The selection of the plant from the Nicotiana species can vary; and in particular, the types of tobacco or tobaccos may vary. Descriptions of various types of tobaccos, growing practices and harvesting practices are set forth in Tobacco Production, Chemistry and Technology, Davis et al. (Eds.) (1999), which is incorporated herein by reference. Various representative types of plants from the Nicotiana species are set forth in Goodspeed, The Genus Nicotiana, (Chonica Botanica) (1954); U.S. Pat. No. 4,660,577 to Sensabaugh, Jr. et al.; U.S. Pat. No. 5,387,416 to White et al. and U.S. Pat. No. 7,025,066 to Lawson et al.; US Patent Appl. Pub. Nos. 2006/0037623 to Lawrence, Jr. and 2008/0245377 to Marshall et al.; each of which is incorporated herein by reference. Of particular interest are N. alata, N. arentsii, N. excelsior, N. forgetiana, N. glauca, N. glutinosa, N. gossei, N. kawakamii, N. knightiana, N. langsdorffi, N. otophora, N. setchelli, N. sylvestris, N. tomentosa, N. tomentosiformis, N. undulata, and N. x sanderae. Also of interest are N. africana, N. amplexicaulis, N. benavidesii, N. bonariensis, N. debneyi, N. longiflora, N. maritina, N. megalosiphon, N. occidentalis, N. paniculata, N. plumbaginifolia, N. raimondii, N. rosulata, N. rustica, N. simulans, N. stocktonii, N. suaveolens, N. tabacum, N. umbratica, N. velutina, and N. wigandioides. Other plants from the Nicotiana species include N. acaulis, N. acuminata, N. attenuata, N. benthamiana, N. cavicola, N. clevelandii, N. cordifolia, N. corymbosa, N. fragrans, N. goodspeedii, N. linearis, N. miersii, N. nudicaulis, N. obtusifolia, N. occidentalis subsp. hersperis, N. pauciflora, N. petunioides, N. quadrivalvis, N. repanda, N. rotundifolia, N solanifolia and N. spegazzinii.

Nicotiana species can be derived using genetic-modification or crossbreeding techniques (e.g., tobacco plants can be genetically engineered or crossbred to increase or decrease production of certain components or to otherwise change certain characteristics or attributes). See, for example, the types of genetic modifications of plants set forth in U.S. Pat. No. 5,539,093 to Fitzmaurice et al.; U.S. Pat. No. 5,668,295 to Wahab et al.; U.S. Pat. No. 5,705,624 to Fitzmaurice et al.; U.S. Pat. No. 5,844,119 to Weigl; U.S. Pat. No. 6,730,832 to Dominguez et al.; U.S. Pat. No. 7,173,170 to Liu et al.; U.S. Pat. No. 7,208,659 to Colliver et al.; and U.S. Pat. No. 7,230,160 to Benning et al.; US Patent Appl. Pub. No. 2006/0236434 to Conkling et al.; and PCT WO 2008/103935 to Nielsen et al.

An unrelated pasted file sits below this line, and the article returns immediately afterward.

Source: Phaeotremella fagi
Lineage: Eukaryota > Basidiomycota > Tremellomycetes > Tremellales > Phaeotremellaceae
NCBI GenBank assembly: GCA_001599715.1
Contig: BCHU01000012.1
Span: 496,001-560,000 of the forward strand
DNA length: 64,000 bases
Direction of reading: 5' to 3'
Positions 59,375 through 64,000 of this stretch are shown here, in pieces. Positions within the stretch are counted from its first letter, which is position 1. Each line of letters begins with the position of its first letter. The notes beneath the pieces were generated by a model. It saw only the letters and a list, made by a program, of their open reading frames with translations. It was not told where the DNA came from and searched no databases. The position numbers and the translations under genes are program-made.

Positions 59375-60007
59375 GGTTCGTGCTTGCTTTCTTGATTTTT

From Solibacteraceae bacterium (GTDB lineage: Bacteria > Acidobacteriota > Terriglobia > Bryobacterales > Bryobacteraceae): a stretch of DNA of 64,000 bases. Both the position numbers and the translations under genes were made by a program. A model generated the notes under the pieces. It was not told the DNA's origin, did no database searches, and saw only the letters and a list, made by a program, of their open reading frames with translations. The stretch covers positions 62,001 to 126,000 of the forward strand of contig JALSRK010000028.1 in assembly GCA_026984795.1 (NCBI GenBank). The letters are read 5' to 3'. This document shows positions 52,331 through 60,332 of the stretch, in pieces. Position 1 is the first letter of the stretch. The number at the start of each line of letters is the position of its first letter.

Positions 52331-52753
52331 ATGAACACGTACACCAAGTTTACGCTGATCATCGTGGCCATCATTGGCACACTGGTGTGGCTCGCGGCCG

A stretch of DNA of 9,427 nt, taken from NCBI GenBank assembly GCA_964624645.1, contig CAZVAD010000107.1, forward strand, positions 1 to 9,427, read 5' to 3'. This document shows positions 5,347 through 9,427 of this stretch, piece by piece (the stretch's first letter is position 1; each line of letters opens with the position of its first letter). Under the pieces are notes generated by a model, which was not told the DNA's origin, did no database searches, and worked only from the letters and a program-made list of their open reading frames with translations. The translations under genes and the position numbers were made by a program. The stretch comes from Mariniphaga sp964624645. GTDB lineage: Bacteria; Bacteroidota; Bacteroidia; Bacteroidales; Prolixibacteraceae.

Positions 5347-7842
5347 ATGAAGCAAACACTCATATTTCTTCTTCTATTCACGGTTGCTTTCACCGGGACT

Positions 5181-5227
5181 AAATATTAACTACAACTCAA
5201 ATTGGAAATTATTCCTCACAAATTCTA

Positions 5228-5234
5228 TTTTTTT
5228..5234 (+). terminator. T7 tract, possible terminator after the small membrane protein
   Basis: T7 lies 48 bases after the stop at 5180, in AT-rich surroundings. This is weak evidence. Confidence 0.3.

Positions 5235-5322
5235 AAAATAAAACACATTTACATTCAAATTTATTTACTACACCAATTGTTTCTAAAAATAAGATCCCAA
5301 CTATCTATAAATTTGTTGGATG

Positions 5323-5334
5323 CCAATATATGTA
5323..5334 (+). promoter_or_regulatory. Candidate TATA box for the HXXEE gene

For the preparation of smokeless and smokable tobacco products, it is typical for harvested plants of the Nicotiana species to be subjected to a curing process. Descriptions of various types of curing processes for various types of tobaccos are set forth in Tobacco Production, Chemistry and Technology, Davis et al. (Eds.) (1999).

The Nicotiana species can be selected for the type of biomass or anatomical part that it produces. For example, plants can be selected on the basis that those plants produce relatively abundant biomass or seed, produce biomass or seed that incorporate relatively high levels of specific desired components, and the like.

The Nicotiana species of plants can be grown under agronomic conditions so as to promote development of biomass or one or more anatomical parts. Tobacco plants can be grown in greenhouses, growth chambers, or outdoors in fields, or grown hydroponically.

The time of harvest during the life cycle of the plant can vary. For example, biomass or one or more anatomical parts can be harvested when immature. Alternatively, biomass or one or more anatomical parts can be harvested after the point that the plant has reached maturity. However, generally tobacco biomass to be cured via dark-fire curing is harvested when the leaves are mature.